Portland, Oregon, 1979
Pacific Northwest College of Art, BFA, 2001
University of Georgia Studies Abroad Program, Cortona, Italy, 2000
Selected Solo Exhibitions
“Night Lands”, Gallery 6 PDX, Portland, 7/2013
“All Is Ready For A Cordial Welcome” (in conjunction with “Gallery Walk”), TBA Festival, Portland, 9/2011
“The Forever Fight”, Tiga, Portland, 8/2010
“Courtesy/Catastrophe”, Tart Gallery, Portland, 9/2007
“New Color Prints”, Flight 64 Press, Portland,6/2007
“Recent Drawings and Paintings”, Center Street Studios”, Portland, 3/2003
Selected Group Exhibitions
“Albatross Group Show @TADADA”, Albatross Gallery, Portland, 5/2015
“4th Annual Recycled Rain Project”, invitational, Olympic Mills Building, Portland, 5/2015
“Pop w/o Pop”, PNCA Commons, curated by Modou Dieng and Mack McFarland, 11/2013
“Portland As Fuck”, Compound Gallery, Portland, 2/2013
“Undressing Room”, Froelick Gallery, Portland, 6/2012
“Simply Red 2”, Mark Woolley Gallery at Pioneer, Portland, 5/201
”Gifted: 2011 Portland Visual Art Exchange”, Littman Gallery, Portland, 12/2011
“Smoking Section”, Froelick Gallery, Portland, 11/2011
“Equine”, Froelick Gallery, Portland, 6/2011
“The Love Show”, Launch Pad Gallery, Portland, 2/2011
“Facing Fear”, Launch Pad Gallery, Portland, 11/2010
“Alumni Exhibit”, PNCA, 2006
“Flight 64 Press Portfolio Exchange Show”, Concordia Coffee, Portland, 6/2005
“Alumni Exhibit”, PNCA, 2005
“Studio Show”, Bucktown, Portland,6/2004
“All Nude Revue”, Ogle Gallery, Portland, 4/2002
Assistant Director, Froelick Gallery, 2015 – present
Registrar, Froelick Gallery, 2010 – 2015
Juror, BFA Juried Show, Pacific Northwest College of Art, 2013
Co-founder and Past President of Flight 64 Press, a nonprofit printmaking studio
Freelance Illustrator, including “The Portland Mercury”, “Grantland Quarterly”, others
Glass studio assistant, 4th Dimension Studios, 2005 – 2010
Gallery Manager, Print Arts Northwest, 2002 – 2004
Youth Program Instructor, PNCA
I’m interested in character types from the early 20th century- specifically, the 1920s, 1930s and 1940s. Their styles, postures and the concerns of their time appeal to me. I like to think that their expressions, though often only slight variations on “straight-faced”, convey certain attributes- the barest difference in a raised/lowered eyelid or a corner of the mouth can seem honest, sinister, longing, sensual or regretful. A seeming avoidance of overt displays of emotion, though the information is still there for the careful observer. I search for images that support this idea in old magazines, photographs and school yearbooks.
Through the use of intense, often dissonant colors, I transport these people out of their own time and in to something like a science fiction setting. Likewise, landscapes or buildings behind the figures are subjected to the same hypersaturation. Working in colored pencil on surfaces coated in black gesso and finished in shiny varnish, I’m looking to achieve a heightened contrast between areas of bold, bright color and a deep, void-like black negative space.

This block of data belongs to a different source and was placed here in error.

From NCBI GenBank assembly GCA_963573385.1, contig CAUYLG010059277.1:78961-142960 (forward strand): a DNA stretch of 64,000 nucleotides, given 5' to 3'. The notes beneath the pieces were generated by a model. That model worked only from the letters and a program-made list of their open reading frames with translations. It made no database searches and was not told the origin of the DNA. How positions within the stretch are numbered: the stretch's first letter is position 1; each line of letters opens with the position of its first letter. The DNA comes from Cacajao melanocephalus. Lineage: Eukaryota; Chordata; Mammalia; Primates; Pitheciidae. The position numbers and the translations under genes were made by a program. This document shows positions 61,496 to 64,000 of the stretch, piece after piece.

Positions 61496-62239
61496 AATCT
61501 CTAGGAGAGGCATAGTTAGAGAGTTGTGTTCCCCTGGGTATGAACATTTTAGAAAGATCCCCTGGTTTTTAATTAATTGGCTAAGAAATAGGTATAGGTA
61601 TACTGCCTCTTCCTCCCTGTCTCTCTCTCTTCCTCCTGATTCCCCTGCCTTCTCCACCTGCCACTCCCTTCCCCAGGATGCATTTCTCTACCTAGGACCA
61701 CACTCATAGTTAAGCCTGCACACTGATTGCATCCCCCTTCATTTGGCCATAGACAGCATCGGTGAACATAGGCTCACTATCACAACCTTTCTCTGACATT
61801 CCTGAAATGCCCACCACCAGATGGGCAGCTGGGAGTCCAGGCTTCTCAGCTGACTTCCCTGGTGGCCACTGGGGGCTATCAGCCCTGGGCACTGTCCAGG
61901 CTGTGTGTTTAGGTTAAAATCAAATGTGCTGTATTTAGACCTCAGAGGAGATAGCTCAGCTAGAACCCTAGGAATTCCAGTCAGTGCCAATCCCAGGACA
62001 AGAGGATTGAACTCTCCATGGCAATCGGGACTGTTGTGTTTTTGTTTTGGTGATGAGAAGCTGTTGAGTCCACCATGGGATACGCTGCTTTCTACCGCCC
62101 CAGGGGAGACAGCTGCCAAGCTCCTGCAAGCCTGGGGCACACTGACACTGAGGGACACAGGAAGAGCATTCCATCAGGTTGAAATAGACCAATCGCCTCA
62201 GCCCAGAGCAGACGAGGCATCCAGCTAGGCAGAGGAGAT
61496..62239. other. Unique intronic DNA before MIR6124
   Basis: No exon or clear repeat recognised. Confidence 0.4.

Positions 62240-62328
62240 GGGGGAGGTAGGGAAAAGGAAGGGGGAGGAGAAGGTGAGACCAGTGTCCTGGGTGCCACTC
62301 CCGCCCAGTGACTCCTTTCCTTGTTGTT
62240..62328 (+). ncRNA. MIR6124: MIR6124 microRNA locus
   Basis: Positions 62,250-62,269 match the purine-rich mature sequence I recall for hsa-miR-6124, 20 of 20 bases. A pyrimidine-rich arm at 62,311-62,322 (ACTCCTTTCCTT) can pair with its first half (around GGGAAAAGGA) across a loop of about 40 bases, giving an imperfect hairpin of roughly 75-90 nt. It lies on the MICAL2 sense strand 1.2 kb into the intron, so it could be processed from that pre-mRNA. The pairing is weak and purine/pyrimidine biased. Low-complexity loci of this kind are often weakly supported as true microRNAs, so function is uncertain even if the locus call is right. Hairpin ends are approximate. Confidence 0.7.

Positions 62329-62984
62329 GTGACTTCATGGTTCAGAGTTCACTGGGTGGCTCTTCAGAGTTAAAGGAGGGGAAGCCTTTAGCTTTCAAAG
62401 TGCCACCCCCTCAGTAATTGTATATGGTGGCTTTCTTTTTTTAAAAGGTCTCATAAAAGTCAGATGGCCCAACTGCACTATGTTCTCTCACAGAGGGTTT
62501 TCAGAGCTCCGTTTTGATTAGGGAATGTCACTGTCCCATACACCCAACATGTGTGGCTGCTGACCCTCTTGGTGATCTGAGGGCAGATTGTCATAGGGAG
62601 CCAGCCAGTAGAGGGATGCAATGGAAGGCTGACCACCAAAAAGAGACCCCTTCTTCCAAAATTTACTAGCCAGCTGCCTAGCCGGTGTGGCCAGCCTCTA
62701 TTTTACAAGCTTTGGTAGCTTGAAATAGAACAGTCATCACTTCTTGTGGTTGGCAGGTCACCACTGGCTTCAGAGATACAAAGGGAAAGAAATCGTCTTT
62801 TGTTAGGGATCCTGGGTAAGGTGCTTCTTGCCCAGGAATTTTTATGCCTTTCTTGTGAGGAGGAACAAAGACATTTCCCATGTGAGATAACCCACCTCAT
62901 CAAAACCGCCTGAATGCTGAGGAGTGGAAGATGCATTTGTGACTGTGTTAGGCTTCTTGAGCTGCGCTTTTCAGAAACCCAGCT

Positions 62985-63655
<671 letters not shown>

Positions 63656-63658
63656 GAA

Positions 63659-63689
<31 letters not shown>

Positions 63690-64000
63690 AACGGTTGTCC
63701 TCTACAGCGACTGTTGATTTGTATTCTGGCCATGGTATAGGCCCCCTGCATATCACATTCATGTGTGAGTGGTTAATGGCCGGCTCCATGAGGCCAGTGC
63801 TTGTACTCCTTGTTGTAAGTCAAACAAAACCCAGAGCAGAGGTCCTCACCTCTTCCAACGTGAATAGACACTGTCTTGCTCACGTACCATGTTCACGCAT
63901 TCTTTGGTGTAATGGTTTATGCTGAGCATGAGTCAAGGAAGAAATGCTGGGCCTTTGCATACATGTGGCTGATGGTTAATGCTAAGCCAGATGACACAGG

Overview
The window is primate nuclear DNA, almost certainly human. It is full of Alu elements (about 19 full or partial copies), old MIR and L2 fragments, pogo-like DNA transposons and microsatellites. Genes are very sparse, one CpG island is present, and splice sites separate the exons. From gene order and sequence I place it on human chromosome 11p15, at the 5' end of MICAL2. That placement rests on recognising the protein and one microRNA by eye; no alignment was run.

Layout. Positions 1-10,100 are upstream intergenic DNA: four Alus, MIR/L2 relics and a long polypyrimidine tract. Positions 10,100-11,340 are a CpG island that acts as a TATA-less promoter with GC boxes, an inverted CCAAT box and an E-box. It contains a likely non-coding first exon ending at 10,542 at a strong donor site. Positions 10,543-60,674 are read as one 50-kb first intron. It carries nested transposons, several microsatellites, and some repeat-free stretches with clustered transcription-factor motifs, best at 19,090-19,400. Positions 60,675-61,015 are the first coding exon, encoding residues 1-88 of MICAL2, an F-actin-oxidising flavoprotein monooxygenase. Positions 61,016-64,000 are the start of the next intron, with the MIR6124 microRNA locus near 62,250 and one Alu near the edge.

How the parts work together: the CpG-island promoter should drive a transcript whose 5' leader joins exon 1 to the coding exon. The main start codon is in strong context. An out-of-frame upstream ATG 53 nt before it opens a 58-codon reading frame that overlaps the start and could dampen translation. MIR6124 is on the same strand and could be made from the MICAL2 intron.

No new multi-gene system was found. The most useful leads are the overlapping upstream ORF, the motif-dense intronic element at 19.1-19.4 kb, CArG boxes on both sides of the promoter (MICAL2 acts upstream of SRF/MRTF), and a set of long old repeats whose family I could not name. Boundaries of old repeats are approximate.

The Forever Fight
As a kid I developed a trick to combat the many anxieties encountered in a given day, from dark basement stairways to math quizzes to busy streets. By imagining myself as a monster, scarier and more intimidating than the source of my unease, I could will myself to do things that seemed otherwise overwhelming, or at least to ignore those problems for a while. I can’t claim success in every scenario, but it helped at times.
Though I haven’t resorted to this mechanism in years, I wonder how it might serve me in an adult context. The drawings in this series depict monsters and people interacting in various ways- sometimes the monster is bedeviling the person, sometimes the reverse is true, and sometimes it works well for both or neither. The role of protagonist is interchangeable. That is the Forever Fight- a wrestling match with the small fanged and hairy things of daily living.
Statement, Works on paper
Much of my recent work draws from old newsmagazines, catalogues, textbooks and the like. I’m interested in images that portray outdated notions of concepts like clean living, delinquent or dangerous behavior, good citizenship and masculinity/femininity. People who were once considered icons of attractiveness (or at least good-looking enough to advertise sexy products like cigarettes and liquor) who, not due to any physical change but rather to a wider shift in the beauty ideal, now seem plain or absurd. Rendering the large hair and moustache styles of past decades is a satisfying exercise in line work as well.
There are many perils associated with childhood, but there are none greater than the dangers of ignorance. The textbooks, magazines, and catalogues which were the source material for this body of work sought to educate the youths of their day to the dangers of strangers, household items, and everyday activities- as well as to steer them along the path to good citizenship through sharing, caring, and regular checkups.
With this series of instructional and cautionary drawings, I have adopted this noble goal- to guide today’s young person through the chutes and ladders of modern urban living. The kids depicted here ask the question: “In my shoes, what would YOU choose?”